ONE STEP AT A TIME
"And G-d spoke to Moses, saying: Speak to Aaron, and say to him, "when you kindle the lights. . ." (Numbers 8:1-2).
"And G-d spoke to Moses, saying: Speak to Aaron, and say to him, "when you kindle the lights. . . " (Numbers 8:1-2).
This week's Torah portion contains within it the mitzvah of lighting the menorah in the Temple. The Midrash comments that Aaron built a stepping stool in front of the menorah, on which he stood to light it. This stepping stool is in fact mentioned in a Mishnah (Tractate Tamid 3:9). The Mishnah states that there was a rock in front of the menorah that had three steps upon which Aaron would ascend to light the menorah. The fact that both the Midrash and the Mishnah call our attention to the stepping stool indicates that there is something significant about this device, above and beyond its practical function.
Rashi, the preeminent Torah commentator, quotes a fascinating Midrash: Why is the Torah portion concerning the menorah found immediately following the portion concerning the offerings of the tribal princes during the dedication of the Tabernacle, at the end of Parshat Naso? When Aaron saw the offerings of the princes, he was distressed that neither he nor his tribe was included. Hashem said to him, "I promise that your mitzvah is greater than theirs, for you will kindle and prepare the lights." This comment by Rashi bothers the commentaries. What does Rashi mean that the lighting of the menorah is greater?
The Ramban, one of the leading Torah scholars of the Middle Ages, explains that Rashi refers to the lighting of the Chanukah menorah (which came about through the courageous actions of the Chashmonaim descendents of Aaron), which continues today even after the Temple was destroyed. Other commentaries, however, suggest a different interpretation: The menorah symbolizes Torah, as the verse states, "For the candle represents a mitzvah; and the Torah is represented by light" (Proverbs 6:23). The study of Torah is the guiding force of the Jewish people. The Torah is what keeps the Jewish people going, and unites us as one nation, even today. By lighting the menorah, Aaron symbolized the spread of the light of Torah.
The Ramban continues further by explaining the juxtaposition in the Torah between the kindling of the menorah, the offerings of the princes, and the priestly blessings mentioned before them. (The latter two were mentioned in last week's Torah portion.) Neither the blessings nor the lights were ever nullified, even after the destruction of the Temple. Hence, it was to Aaron's honor and benefit that he was not included with the princes. What is the great importance of the lighting of the menorah and the priestly blessings that they continue to exist throughout our exile?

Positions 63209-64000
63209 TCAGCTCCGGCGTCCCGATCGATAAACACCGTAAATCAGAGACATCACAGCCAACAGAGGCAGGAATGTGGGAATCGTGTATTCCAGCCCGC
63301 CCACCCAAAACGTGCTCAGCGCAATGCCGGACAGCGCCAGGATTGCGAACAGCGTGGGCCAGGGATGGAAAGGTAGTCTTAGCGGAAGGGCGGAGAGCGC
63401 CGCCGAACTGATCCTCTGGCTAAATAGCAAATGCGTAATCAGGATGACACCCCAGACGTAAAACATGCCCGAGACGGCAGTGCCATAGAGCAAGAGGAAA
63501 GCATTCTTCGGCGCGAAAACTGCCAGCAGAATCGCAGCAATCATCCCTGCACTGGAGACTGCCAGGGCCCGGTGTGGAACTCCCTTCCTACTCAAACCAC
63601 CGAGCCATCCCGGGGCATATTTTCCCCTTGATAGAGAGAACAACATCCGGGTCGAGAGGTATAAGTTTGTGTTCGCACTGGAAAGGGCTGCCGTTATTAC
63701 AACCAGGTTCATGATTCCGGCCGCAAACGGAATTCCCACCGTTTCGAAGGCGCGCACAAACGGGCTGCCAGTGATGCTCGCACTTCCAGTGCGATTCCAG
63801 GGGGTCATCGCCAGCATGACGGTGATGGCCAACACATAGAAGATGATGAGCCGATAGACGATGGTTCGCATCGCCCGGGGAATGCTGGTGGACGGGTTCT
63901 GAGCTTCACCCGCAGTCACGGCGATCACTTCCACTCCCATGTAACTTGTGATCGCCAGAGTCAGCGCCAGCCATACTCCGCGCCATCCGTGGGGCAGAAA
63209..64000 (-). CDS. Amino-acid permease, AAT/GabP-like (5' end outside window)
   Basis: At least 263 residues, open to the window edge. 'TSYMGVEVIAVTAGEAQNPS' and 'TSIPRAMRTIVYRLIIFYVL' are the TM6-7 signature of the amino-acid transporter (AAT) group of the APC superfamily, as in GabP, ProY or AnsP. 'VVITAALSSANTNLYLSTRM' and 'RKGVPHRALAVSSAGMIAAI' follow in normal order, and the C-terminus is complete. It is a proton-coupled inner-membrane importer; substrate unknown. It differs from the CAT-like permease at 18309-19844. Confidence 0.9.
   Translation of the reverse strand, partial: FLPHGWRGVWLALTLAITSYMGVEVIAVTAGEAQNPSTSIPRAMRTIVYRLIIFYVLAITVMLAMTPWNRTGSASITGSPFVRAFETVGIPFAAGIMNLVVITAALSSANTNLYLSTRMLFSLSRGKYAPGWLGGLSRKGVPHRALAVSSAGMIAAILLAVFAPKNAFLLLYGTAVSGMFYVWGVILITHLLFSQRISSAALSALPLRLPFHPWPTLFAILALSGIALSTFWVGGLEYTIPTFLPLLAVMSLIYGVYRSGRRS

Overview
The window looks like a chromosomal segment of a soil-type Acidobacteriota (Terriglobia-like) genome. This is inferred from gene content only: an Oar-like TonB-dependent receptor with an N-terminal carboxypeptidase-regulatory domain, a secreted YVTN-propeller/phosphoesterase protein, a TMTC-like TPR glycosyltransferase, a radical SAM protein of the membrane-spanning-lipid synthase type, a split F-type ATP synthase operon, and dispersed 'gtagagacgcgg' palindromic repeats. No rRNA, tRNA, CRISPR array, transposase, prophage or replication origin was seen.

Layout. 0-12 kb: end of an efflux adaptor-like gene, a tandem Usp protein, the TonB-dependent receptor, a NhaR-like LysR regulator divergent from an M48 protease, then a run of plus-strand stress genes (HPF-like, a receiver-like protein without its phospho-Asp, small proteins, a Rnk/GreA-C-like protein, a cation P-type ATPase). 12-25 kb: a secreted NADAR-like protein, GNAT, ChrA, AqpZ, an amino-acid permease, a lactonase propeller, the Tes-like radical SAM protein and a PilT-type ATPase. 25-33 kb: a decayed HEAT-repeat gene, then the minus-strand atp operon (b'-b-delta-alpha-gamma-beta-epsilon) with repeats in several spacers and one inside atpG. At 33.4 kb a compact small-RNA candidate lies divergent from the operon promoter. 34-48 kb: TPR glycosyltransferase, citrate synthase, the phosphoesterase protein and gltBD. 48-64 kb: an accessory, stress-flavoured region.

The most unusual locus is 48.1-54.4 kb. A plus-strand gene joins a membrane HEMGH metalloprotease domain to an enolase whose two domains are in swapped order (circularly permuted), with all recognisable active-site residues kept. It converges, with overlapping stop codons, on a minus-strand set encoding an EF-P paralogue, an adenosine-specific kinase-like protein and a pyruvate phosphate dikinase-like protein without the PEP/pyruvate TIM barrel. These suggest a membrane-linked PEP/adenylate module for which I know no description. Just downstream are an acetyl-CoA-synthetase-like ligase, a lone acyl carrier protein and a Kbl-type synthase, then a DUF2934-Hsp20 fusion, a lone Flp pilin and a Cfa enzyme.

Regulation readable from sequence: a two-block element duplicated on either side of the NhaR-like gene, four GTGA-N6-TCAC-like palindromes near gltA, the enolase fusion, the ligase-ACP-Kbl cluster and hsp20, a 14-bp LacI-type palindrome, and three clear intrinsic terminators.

Rabbi Gedaliah Schorr, a leading Torah personality of the previous generation, offers the following answer: Our sages tell us that when the princes initially came to Moses to offer their sacrifices, he did not want to accept them, for no such sacrifices had ever been offered. Only when G-d told him to take them, did he do so. As such, the offerings have within them an element of Oral Law, an element of Torah not found within the written text. So too, the menorah Aaron's "consolation" which is still greater symbolizes the burning light of Torah. On a Kabalistic level, this creates the ability to study Torah, to produce novel Torah ideas into the world.
If that is the case, we can understand why the sages made a point of stating that Aaron had to step up on a three-stepped rock in order to light the menorah. The Sh'lah HaKadosh, the great 17th century Kabalist, states that we find that there are three categories of evil personality traits, as it is written in Ethics of Our Fathers: ". . .jealousy, lust, and pursuit of honor drive a person out of this world" (4:21). The three steps in front of the menorah symbolized these three categories of evil traits. Aaron was sending a message to all future generations: "If you want to come to spread Torah; if you want to ascend to the attribute of Torah; you must first fix your personality traits." Simply put, proper behavior and good character traits precede the study of Torah. Before we can begin to think about Torah, we must ensure that our personalities are in order.
We have learned that this light is indeed eternal, for it is found within our Chanukah lights. It is not only found in the Temple. Each of us, as we light the menorah, pulls from this same reservoir of energy and shines its light into the world. May each of us learn to truly draw from this source, brightening our homes with the lights of the Chanukah candles at the appropriate time, and with the light of Torah throughout the year.
Yoel Feiler, an alumnus of Yeshiva Atlanta, is a graduating senior at Yeshiva University in New York.
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